Aeisatu Bouba was 13 years old when her family members forced her to drop out of school and get married. She managed to escape and avoided becoming a child bride, but countless others from the Mbororo pastoralist community in Cameroon continue to be coerced into early marriage and a life of servitude.
The Mbororo live isolated in small, remote communities with little access to basic services such as schools, hospitals, safe drinking water and electricity. In Cameroon, they are neglected by the authorities and discriminated against by other communities with which they are in regular conflict over grazing rights.
There are high illiteracy rates among the Mbororo, which adds another obstacle to their inclusion within Cameroon society. The problem is even more prevalent among girls. Around 98 per cent of Mbororo girls cannot read or write.
Mbororo girls are forced into early marriage, often to much older men. Most of them live in polygamous setups. Girls and women depend entirely on their husbands. This economic dependence strips them of any decision making power in the family and the community. They also are often unjustly evicted from land and are stripped of their rights when it comes to important decisions which impact them most. Mbororo women and girls experience double the amount of discrimination due to their gender, ethnicity and also harmful traditions and culture.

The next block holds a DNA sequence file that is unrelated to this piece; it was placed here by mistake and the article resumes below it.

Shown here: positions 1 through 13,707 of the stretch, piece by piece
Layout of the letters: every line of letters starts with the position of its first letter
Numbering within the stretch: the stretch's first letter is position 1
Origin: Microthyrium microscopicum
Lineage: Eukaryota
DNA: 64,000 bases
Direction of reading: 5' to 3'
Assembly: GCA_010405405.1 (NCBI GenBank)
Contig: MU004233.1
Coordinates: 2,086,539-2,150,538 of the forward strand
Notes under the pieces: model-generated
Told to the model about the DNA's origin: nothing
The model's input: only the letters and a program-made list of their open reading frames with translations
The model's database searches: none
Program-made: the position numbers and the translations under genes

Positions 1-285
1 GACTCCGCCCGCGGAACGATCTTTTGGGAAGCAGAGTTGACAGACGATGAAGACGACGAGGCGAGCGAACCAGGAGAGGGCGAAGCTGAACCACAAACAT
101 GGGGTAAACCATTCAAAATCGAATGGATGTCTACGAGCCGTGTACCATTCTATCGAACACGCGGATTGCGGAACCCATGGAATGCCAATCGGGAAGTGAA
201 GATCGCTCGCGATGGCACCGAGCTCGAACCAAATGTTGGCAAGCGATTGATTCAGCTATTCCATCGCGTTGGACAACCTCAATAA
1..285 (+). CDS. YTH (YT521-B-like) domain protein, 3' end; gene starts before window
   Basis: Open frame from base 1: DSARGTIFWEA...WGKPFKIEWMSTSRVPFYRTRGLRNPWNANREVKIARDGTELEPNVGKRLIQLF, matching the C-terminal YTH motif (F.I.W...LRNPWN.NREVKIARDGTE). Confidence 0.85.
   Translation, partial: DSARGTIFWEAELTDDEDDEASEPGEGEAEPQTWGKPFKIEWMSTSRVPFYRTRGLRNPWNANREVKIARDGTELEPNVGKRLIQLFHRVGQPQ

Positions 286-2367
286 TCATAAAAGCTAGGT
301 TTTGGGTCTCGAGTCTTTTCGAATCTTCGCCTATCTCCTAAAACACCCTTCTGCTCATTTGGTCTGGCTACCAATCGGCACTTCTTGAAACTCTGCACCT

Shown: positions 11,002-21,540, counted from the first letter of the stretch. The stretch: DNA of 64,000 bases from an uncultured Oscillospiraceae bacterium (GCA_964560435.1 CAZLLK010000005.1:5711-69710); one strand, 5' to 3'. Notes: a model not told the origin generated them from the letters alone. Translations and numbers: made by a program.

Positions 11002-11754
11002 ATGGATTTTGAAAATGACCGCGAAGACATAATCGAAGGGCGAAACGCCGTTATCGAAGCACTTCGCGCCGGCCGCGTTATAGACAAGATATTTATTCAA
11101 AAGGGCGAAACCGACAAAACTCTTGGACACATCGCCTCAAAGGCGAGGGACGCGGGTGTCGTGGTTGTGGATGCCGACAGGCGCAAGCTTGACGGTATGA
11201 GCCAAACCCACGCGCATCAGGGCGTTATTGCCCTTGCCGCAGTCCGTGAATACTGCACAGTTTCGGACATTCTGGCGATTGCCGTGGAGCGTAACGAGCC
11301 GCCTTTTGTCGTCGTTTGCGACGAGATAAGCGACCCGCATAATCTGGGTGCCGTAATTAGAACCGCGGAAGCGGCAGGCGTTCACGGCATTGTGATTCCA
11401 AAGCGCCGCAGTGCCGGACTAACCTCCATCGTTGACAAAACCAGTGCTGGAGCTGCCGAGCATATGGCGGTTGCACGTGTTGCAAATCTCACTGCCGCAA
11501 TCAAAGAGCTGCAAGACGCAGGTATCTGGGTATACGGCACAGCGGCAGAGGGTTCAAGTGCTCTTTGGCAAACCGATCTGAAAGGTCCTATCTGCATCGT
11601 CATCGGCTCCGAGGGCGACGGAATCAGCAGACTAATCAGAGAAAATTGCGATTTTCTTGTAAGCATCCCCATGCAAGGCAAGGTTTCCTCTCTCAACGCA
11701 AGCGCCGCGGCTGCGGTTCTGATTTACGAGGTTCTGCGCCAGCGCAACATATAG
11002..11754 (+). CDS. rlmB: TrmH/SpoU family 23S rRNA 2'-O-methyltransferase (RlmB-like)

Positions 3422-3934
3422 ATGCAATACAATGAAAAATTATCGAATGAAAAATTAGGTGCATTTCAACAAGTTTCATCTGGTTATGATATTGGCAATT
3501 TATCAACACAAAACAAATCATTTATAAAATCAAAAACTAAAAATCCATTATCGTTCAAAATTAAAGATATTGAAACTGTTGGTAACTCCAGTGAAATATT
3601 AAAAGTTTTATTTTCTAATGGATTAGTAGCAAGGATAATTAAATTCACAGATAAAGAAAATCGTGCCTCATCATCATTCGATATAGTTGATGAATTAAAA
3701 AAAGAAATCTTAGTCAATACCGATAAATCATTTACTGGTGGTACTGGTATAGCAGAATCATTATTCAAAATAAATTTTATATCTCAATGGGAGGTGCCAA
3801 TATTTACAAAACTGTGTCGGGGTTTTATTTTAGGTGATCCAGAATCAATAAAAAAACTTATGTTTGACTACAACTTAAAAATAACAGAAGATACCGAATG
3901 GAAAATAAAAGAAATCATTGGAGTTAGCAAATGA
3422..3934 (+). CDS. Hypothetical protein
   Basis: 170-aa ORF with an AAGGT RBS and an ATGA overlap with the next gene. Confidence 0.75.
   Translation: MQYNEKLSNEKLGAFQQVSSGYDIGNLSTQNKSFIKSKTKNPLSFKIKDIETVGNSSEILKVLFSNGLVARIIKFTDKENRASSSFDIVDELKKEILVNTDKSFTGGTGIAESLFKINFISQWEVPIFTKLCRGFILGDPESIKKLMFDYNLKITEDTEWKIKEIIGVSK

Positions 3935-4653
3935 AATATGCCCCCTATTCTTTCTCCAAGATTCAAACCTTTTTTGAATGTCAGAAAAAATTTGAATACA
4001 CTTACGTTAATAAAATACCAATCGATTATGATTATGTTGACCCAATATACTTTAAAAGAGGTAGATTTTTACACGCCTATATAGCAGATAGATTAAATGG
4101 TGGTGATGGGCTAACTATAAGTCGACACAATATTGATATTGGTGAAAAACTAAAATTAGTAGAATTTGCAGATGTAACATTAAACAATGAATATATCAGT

Forum des Femmes Autochtones du Cameroun, which translates as Forum of Indigenous Women of Cameroon (FFAC) was founded in 2010 by a group of indigenous women to create a society where indigenous women and girls are free from all forms of violence, discrimination and marginalisation.
FFAC works with minority girls (Mbororo and Pygmies), vulnerable children and young women who have been victims of gender-based violence. It organises capacity building workshops to educate religious and community leaders about harmful cultural and traditional practices. FFAC also offers psychological counselling to adolescent girl victims of gender-based violence and provides them with temporary shelter.
The organisation affords access to education and health facilities to children affected by HIV/AIDS. With the support of partners, the organisation offers psychological, medical and legal support and provides school materials to those who need it. FFAC educates adolescent girls on reproductive health and the prevention of HIV/AIDS. It is currently supporting 50 orphans and other vulnerable children infected and affected by HIV/Aids in three regions of the country.
FFAC has helped over 1,200 people, in part thanks to the strong links it has with the community where it operates. It is a girl-led organisation that works collaboratively with key stakeholders.